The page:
First off, it's not the Usenet that provides that fun what-have-I-already-read functionality, it's your Usenet client. Your apparent inability to make that distinction is one of the reasons I voted down your post.
It could be argued that the client is part of usenet.
One popular client, Google Groups, does not keep track of read articles. You don't have to use that one. (To be fair to google, they didn't set out to create a newsreader.)
You can switch web browsers, but it would take a heck of a browser to fix this problem with most web forums. (Is there a module which performs diffs perhaps?)
The other way I know you're really not paying attention is that K5 does mark the new comments for you - or is the bright red [new] indicator not simple enough for you? Though this is certainly a deficiency on other sites, it's not a weakness of blogs or discussion sites generally, but of the software used to create them.
The [new] marks are good, but they are not perfect. Try out my experiment with K5. Once you've bought up a document, you get one chance to see the [new] markers. Bring up the document again and the [new] amrks are gone. Even if your only act was to go from Threaded to Dynamic Minimal.
This can be fixed though. Start from Dynamic Minimal and add some code to the bit which loads the article text to send a signal to the server that this article is being read. Some web forums do indeed work like this, but a firghteningly small proportion.
But what do we do about the web forums that don't have any sort of article tracking? They are not going to go away just because anyone wishes them so.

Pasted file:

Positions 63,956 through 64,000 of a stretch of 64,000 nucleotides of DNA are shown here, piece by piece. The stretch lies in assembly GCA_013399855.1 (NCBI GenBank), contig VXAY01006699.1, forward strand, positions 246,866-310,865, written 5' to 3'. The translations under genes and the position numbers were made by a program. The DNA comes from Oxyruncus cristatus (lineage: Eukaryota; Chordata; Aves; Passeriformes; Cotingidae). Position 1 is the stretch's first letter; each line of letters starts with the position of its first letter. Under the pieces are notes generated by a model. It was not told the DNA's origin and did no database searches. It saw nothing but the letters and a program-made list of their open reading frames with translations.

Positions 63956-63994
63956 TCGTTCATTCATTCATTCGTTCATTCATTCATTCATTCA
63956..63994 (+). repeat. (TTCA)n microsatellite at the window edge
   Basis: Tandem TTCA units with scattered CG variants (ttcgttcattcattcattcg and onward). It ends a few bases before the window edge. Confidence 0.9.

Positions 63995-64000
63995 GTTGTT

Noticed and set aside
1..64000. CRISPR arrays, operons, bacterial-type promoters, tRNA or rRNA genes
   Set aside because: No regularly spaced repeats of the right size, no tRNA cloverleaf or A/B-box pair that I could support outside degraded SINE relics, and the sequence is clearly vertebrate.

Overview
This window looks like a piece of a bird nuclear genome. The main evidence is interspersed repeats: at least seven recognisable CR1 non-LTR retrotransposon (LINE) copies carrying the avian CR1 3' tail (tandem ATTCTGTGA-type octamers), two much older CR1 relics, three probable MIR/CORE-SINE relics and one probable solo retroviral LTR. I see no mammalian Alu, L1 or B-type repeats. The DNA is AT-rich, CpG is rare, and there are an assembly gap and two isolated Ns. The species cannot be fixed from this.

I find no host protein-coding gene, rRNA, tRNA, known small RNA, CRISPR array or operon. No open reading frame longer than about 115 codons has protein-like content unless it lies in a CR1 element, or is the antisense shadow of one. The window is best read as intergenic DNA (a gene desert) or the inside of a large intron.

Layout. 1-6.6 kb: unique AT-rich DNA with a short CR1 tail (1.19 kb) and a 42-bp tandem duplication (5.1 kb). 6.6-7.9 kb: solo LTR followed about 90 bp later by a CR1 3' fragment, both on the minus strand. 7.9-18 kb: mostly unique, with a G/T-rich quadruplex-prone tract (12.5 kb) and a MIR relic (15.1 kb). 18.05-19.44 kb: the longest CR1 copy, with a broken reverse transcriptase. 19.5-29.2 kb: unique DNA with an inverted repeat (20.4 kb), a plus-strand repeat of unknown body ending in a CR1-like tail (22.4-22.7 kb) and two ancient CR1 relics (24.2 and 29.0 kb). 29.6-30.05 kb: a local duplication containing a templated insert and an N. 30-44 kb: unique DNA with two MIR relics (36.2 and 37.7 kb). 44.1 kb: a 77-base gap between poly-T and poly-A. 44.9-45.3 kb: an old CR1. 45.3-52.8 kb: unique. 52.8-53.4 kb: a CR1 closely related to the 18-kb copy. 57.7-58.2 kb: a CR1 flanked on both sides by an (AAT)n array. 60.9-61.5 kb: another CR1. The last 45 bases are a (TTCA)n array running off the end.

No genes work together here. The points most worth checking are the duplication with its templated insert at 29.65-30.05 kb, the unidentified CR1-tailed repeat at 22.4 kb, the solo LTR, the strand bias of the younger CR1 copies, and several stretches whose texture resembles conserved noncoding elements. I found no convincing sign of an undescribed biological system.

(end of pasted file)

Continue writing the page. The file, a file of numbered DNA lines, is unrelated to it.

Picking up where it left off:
It could be argued that my newsreader newsreader.com, where HTML over HTTP replaces X Windows, is just a web forum in disguise. I can accept that. The difference is that I can leave this service and use a different newsreader, without having to start from scratch, re-establishing myself in a new community.
(Hmmm, perhaps I should have thrown that into the main article. Too late now.)
As well as all that, I have one login to get into all my groups. If all 50 (ish) groups were 50 separate websites, I'd have to remember 50 more passwords. That means either reusing passwords or taking notes.
As far as your arguments regarding reliability, they're also crap. You've never had your NNTP server go down? Never had its disk fill up with porn spam? Never had an autocratic admin drop your favorite groups (usually because he was fed up with spam volume)?
If my (or usually my ISP) NNTP server breaks, it's not the end of the world, I can switch my feed to someone else's. If (say) K5 breaks, there's no alternative K5 I can switch to with all the old articles there, it's just gone.
Anyway, if you don't like web discussion sites, go back to your old command-line newsreader (I have a source copy of tin around somewhere, if you need it), and stop bothering the rest of us with your whining about how good the bad old days were.
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